TL;DR: After reading
io_uring is not an event system, I think there is another way to consider why
io_uring can adapt to every use case:
io_uring is more than a generic asynchronous syscall facility. It's the state-of-the-art asynchronous interface for communication between subsystems implemented between the kernel and the userspace.
Starting from describing an abstract interface, a typical
io_uring like interface contains these parts:
- Control Plane
- Send control signal to the subsystem.
- Usually synchronous (e.g.
io_uring_enteris synchronous syscall because we wait for the control signal itself finished).
- Data Plane
- Exchange data between subsystems.
- Usually implemented by sharing cache or storage for reducing copying data.
- Can be synchronous, although it must be asynchronous if it's an
- Send events in a reverse direction to the control flow.
- Nice to have: We can poll the events if the interrupt is not available with some busy looping penalties.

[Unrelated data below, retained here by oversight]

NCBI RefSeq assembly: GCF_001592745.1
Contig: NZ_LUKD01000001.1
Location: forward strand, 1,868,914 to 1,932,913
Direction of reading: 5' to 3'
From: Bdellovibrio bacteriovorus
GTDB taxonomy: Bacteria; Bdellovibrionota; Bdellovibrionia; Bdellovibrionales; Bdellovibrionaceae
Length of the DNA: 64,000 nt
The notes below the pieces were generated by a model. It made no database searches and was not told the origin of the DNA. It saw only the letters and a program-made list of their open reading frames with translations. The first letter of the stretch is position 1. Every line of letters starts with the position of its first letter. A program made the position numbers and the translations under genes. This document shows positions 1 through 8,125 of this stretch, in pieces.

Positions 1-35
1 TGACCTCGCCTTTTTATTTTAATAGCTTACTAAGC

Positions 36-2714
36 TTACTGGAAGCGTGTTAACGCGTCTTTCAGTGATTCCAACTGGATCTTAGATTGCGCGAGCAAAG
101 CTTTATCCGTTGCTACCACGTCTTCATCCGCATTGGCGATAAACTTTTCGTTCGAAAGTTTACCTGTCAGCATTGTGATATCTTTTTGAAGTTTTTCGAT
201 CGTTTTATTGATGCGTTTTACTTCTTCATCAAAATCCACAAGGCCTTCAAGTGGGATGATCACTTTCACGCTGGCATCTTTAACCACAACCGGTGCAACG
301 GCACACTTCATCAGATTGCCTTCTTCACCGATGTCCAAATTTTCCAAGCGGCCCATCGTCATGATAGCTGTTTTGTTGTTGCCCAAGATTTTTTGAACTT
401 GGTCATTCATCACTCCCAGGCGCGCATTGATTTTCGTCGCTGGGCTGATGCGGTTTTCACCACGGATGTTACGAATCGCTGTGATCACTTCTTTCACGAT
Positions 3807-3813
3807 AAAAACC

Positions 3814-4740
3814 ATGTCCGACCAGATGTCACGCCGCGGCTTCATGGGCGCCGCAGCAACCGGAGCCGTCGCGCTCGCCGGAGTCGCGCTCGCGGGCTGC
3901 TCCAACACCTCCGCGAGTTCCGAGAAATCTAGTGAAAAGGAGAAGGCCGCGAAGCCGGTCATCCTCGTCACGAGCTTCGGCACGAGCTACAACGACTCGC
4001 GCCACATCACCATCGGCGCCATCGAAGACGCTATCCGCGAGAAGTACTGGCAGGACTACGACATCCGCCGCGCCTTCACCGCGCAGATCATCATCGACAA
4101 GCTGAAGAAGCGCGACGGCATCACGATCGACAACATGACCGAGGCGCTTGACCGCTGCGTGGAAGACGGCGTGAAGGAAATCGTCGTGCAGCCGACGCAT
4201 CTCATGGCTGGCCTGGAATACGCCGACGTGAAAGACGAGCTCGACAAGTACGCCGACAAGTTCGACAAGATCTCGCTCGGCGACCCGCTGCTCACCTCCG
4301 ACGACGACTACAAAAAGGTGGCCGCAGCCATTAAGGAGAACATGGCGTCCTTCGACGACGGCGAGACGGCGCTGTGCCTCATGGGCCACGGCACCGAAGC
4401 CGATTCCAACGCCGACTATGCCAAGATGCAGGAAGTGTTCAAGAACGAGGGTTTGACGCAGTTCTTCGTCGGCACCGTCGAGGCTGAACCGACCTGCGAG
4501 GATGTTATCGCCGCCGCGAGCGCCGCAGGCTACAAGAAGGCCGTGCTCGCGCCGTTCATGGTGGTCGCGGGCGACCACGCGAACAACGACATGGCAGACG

These three components can describe not only the design of
io_uring but also lots of other system designs, including Hardware DMA interface, RDMA interface, netmap, Snap. All these system architectures share the same view of the subsystem, that the standalone subsystem will run continuously regardless of the application's state. In contrast, the synchronous view will be that the "remote function call" is part of the application instruction flow.
The growing interest in
io_uring means we are changing the view of syscall as a function call to that kernel is a standalone subsystem. That even makes more sense when comes to using eBPF with
io_uring. Hardware subsystems have their asynchronous nature and kernel is becoming one of them when more complex and customized computation happened in the kernel.
What's the future of
io_uring? One possible future is that if we keep improving the performance of
io_uring, adding fast user-level interrupt, it will become a userspace API mapping to hardware DMA. That means we can build all other syscalls in userspace on top of the DMA mapping.